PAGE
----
Monthly Archives: January 2017

Irvin Yalom to welcome questions at ACA Conference

By Bethany Bray January 31, 2017

Attendees of the American Counseling Association 2017 Conference & Expo in San Francisco will have an opportunity to direct their questions to a living legend in the field of mental health.

Irvin Yalom, noted psychiatrist, author and scholar, will deliver the opening keynote speech on March 17 at the ACA Conference. He plans to format his talk as a live interview, fielding questions from the audience. Afterward, he will sign books and take photos with attendees.

“Dr. Yalom has influenced my personal and professional life for many years; his books have often brought a light to my thought process and a shine to my heart,” says Catherine B. Roland, ACA president and chair of the counseling program at the Washington, D.C., campus of the

Dr. Irvin Yalom, pictured at ACA’s 2012 Conference & Expo in San Francisco.

Chicago School of Professional Psychology. “He is the perfect person to speak, given his gentle direction forward — always forward, with hope.”

ACA’s 2017 conference will run March 16-19 at the Moscone West Convention Center
in San Francisco. Jessica Pettitt will give the Saturday keynote address on March 18.

An existential psychiatrist, Yalom is professor emeritus of psychiatry at Stanford University and author of more than a dozen books, both nonfiction and fiction. He also delivered the keynote address the last time that ACA held its conference in San Francisco, in 2012.

Yalom lives with his wife, Marilyn, in California, where he writes and sees clients at his private practice. His latest title, a memoir, is in the editing process and will be published by Basic Books.


CT Online sent Yalom some questions to learn more and get his thoughts on speaking at the upcoming ACA Conference.



What motivated you to accept this speaking engagement to address thousands of professional counselors?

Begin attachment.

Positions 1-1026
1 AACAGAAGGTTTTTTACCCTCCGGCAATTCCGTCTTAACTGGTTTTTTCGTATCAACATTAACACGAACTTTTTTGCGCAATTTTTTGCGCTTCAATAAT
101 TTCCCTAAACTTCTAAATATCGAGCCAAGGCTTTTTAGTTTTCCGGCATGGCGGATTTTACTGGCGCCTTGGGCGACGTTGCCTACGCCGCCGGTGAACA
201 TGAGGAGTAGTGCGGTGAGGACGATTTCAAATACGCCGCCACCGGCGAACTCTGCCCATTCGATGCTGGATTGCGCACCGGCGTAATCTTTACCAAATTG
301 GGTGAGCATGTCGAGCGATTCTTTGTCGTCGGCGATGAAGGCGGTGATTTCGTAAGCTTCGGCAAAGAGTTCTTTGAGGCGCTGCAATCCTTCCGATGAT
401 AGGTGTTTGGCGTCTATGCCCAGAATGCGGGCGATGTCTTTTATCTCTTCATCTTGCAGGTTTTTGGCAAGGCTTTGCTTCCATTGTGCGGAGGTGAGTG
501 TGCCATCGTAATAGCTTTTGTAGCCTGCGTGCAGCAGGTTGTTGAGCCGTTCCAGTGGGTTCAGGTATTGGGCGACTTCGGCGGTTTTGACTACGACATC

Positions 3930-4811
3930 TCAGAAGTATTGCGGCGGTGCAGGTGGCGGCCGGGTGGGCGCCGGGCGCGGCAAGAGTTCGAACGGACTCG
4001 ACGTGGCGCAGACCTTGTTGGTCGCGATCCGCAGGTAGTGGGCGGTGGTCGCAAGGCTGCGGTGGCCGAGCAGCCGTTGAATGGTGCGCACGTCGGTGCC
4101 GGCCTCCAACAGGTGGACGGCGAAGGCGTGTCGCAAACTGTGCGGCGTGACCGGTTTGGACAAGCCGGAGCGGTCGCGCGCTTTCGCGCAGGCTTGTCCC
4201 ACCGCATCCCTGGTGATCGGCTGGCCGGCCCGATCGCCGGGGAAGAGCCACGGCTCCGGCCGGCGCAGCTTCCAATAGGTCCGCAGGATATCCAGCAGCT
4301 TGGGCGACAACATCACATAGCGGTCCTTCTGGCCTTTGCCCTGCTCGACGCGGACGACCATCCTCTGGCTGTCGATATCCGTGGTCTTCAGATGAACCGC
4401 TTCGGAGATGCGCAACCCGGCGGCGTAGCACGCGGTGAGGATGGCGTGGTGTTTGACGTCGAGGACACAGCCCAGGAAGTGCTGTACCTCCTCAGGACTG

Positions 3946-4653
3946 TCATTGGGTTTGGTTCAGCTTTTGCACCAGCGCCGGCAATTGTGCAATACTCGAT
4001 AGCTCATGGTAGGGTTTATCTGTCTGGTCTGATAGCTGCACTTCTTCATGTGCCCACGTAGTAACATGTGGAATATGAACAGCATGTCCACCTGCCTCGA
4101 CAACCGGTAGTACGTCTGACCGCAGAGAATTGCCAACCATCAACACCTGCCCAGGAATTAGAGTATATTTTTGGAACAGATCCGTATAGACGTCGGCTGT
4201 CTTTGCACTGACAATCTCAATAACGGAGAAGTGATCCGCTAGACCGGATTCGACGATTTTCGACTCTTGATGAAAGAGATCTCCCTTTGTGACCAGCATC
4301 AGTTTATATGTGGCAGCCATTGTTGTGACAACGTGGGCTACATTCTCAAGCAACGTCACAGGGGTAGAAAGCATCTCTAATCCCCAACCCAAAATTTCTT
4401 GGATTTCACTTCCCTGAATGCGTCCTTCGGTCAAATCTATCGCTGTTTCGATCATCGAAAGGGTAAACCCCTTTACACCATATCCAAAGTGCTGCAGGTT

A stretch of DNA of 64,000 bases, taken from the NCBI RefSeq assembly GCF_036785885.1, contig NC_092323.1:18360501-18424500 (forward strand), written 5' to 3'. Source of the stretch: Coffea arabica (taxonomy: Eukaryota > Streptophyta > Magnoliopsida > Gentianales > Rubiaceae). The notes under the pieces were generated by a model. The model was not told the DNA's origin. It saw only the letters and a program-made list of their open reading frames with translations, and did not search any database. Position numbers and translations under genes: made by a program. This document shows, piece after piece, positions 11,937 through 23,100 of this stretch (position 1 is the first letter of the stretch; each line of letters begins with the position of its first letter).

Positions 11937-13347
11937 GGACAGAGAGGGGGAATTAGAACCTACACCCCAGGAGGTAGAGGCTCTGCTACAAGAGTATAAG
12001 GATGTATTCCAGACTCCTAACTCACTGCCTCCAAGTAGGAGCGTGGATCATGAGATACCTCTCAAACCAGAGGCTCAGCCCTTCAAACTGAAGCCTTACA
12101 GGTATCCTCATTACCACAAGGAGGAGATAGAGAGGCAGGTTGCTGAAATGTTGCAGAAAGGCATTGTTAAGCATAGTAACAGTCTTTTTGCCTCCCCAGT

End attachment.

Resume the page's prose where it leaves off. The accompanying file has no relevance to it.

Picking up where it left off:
I am devoted to our field of helping others in need, and I am honored to be invited to address such a large and important group of therapists.


What can American Counseling Association members expect from your keynote? What might you talk about?

The format is an interview, and I’m open to discussing my personal history and the development of my particular interests in the field. Namely, group therapy, individual therapy with an emphasis on existential factors and the use of the relationship, and my use of narrative in teaching psychotherapy.


Many counselors consider you a professional influence and inspiration. What would you want them to know about your experiences and career path?

[In my keynote, I’ll be] glad to discuss my own development in the field and how I’ve reacted toward psychoanalysis and interpersonal approaches, group approaches and groups for learning interpersonal skills and for inpatient and outpatient psychotherapy.


What advice would you give professional counselors, particularly those who may be early in their careers?

Learn as much as possible about all the various approaches, but don’t forget that it is the intensity, the depth and the genuineness of the therapist-client relationship that really is the instrument of change. Also get yourself into therapy — and I advise [seeing a therapist] more than once and with individuals from varying schools [therapy methods]. And leap at the opportunity to be in a group with peers.





Dr. Irvin Yalom will speak Friday, March 17, at the 2017 ACA Conference & Expo in San Francisco and sign books afterward. His keynote will also be live-streamed online. Find out more at


Find out more about his work and his books at





Bethany Bray is a staff writer for Counseling Today. Contact her at


Follow Counseling Today on Twitter @ACA_CTonline and on Facebook at